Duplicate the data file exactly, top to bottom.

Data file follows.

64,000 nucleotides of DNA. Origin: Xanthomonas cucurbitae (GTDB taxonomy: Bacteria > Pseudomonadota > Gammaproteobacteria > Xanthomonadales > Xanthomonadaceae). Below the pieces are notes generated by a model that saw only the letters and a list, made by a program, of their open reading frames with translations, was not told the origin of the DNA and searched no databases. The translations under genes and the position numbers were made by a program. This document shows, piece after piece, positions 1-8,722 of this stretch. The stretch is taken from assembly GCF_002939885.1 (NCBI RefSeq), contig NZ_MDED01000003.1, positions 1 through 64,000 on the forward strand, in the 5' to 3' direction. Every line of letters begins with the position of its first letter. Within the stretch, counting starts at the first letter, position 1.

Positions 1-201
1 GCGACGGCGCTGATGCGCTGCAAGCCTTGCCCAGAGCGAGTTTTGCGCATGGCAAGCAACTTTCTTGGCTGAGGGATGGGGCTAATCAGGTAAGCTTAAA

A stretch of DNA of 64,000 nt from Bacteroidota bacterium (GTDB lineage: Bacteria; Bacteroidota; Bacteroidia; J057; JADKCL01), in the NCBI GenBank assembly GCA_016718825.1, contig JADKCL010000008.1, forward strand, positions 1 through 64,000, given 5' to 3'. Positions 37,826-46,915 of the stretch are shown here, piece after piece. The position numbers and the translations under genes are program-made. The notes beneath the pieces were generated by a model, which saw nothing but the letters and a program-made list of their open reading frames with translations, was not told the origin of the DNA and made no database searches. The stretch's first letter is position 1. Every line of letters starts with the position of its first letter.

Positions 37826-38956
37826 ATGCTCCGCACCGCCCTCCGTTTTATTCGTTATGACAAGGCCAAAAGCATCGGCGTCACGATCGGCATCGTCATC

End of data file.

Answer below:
64,000 nucleotides of DNA. Origin: Xanthomonas cucurbitae (GTDB taxonomy: Bacteria > Pseudomonadota > Gammaproteobacteria > Xanthomonadales > Xanthomonadaceae). Below the pieces are notes generated by a model that saw only the letters and a list, made by a program, of their open reading frames with translations, was not told the origin of the DNA and searched no databases. The translations under genes and the position numbers were made by a program. This document shows, piece after piece, positions 1-8,722 of this stretch. The stretch is taken from assembly GCF_002939885.1 (NCBI RefSeq), contig NZ_MDED01000003.1, positions 1 through 64,000 on the forward strand, in the 5' to 3' direction. Every line of letters begins with the position of its first letter. Within the stretch, counting starts at the first letter, position 1.

Positions 1-201
1 GCGACGGCGCTGATGCGCTGCAAGCCTTGCCCAGAGCGAGTTTTGCGCATGGCAAGCAACTTTCTTGGCTGAGGGATGGGGCTAATCAGGTAAGCTTAAA

A stretch of DNA of 64,000 nt from Bacteroidota bacterium (GTDB lineage: Bacteria; Bacteroidota; Bacteroidia; J057; JADKCL01), in the NCBI GenBank assembly GCA_016718825.1, contig JADKCL010000008.1, forward strand, positions 1 through 64,000, given 5' to 3'. Positions 37,826-46,915 of the stretch are shown here, piece after piece. The position numbers and the translations under genes are program-made. The notes beneath the pieces were generated by a model, which saw nothing but the letters and a program-made list of their open reading frames with translations, was not told the origin of the DNA and made no database searches. The stretch's first letter is position 1. Every line of letters starts with the position of its first letter.

Positions 37826-38956
37826 ATGCTCCGCACCGCCCTCCGTTTTATTCGTTATGACAAGGCCAAAAGCATCGGCGTCACGATCGGCATCGTCATC